Strong 2012 nesting season for Florida loggerheads
Friday, October 19, 2012
Media contact: Kevin Baxter, 727-896-8626
Loggerhead sea turtle nesting was near a 24-year high along Florida beaches this year, according to data compiled by Florida Fish and Wildlife Conservation Commission (FWC) researchers. The loggerhead is listed federally as a threatened species.
Trained surveyors from partners across the state count nests on nearly 250 miles of beaches as part of the Index Beach Nesting Survey. Surveyors follow firm counting guidelines, making it possible for FWC researchers to use the data from these beaches to identify trends.
In 2012, index beach surveyors counted 58,172 loggerhead nests, one of the highest counts since monitoring began in 1989. Nesting on these beaches peaked at 59,918 nests in 1998, and hit a low of 28,074 in 2007.
“After a steep decline in Florida loggerhead nesting between 1998 and 2007, nesting has risen over the past five years,” said Dr. Blair Witherington, FWC research scientist. “We’re pleased to see this increase, but we recognize that loggerheads, and other sea turtle species, still face many challenges.”
As hatchlings will continue to emerge from nests through November, people are asked to stay at a distance if they spot sea turtles on the beach. People are also asked to remove beach furniture and other objects from the beach at night so there is a clear path for hatchlings to make it to the water.
In the U.S., 90 percent of all loggerhead nesting occurs in Florida, the majority of which takes place along the state’s east coast. The loggerhead is the most common sea turtle species to nest in Florida.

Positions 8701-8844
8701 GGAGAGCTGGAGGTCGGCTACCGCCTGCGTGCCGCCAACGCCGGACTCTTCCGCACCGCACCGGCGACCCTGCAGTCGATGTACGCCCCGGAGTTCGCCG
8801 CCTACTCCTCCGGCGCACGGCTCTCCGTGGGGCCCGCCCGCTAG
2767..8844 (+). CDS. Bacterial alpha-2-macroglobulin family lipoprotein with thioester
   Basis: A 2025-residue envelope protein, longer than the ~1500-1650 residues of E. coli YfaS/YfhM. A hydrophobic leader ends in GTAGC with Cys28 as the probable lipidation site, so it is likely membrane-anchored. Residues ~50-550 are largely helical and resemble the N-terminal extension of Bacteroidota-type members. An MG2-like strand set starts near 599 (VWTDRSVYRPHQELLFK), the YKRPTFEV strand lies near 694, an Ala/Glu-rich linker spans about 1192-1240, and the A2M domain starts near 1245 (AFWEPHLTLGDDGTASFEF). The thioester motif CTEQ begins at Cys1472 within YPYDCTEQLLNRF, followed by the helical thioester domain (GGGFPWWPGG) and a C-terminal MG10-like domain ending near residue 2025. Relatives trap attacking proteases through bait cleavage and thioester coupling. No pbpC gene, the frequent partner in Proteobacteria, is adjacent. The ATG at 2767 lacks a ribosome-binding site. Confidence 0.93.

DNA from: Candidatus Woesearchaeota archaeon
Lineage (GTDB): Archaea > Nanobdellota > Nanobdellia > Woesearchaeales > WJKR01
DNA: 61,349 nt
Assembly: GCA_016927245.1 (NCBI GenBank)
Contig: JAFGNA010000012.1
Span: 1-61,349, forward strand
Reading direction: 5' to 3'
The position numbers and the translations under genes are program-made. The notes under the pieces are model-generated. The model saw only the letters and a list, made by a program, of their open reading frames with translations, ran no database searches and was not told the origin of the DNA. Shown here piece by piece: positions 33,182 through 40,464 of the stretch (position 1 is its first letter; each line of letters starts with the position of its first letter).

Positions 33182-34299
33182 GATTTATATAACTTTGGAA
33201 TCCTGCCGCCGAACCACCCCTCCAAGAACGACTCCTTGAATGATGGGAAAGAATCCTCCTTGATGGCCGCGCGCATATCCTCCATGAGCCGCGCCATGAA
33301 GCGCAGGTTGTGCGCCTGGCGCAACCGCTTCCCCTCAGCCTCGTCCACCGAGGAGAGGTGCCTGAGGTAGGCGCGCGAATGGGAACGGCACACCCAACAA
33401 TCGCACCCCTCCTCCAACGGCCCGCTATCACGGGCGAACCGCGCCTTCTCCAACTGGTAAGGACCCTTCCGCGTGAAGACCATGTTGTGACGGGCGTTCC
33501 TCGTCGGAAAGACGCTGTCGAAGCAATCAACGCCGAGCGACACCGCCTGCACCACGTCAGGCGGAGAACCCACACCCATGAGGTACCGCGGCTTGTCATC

Green turtles and leatherbacks, federally endangered species, also nest on Florida beaches, primarily on the east coast, and their nesting numbers have been increasing over time.
Since tracking began in 1989, green turtle nesting in Florida has increased about tenfold. This year, surveyors found 6,054 green turtle nests on index beaches, down from last year, but consistent with normal variation.
Leatherback nesting in Florida also has been on the rise since monitoring began. For the 2012 season, surveyors counted 515 leatherback nests on index beaches. Only 45 leatherback nests were counted on the same beaches in 1989.
The extensive data collection is made possible with the help of hundreds of surveyors from conservation organizations, universities and federal, state and local governments along with private volunteers. These and other partners also provide data to FWC researchers through the Statewide Nesting Beach Survey, which documents all sea turtle nesting in Florida.
The FWC's role in coordinating Florida’s sea turtle nest counts, training surveyors and compiling data is funded by the U.S. Fish and Wildlife Service and sales of the state's sea turtle license plate.
For more information about trends in sea turtle nest counts, visit MyFWC.com/Research, click on "Wildlife," then click on "Nesting" under the "Sea Turtle" heading.
Report sick or injured sea turtles to the FWC’s Wildlife Alert Hotline at 888-404-FWCC (3922).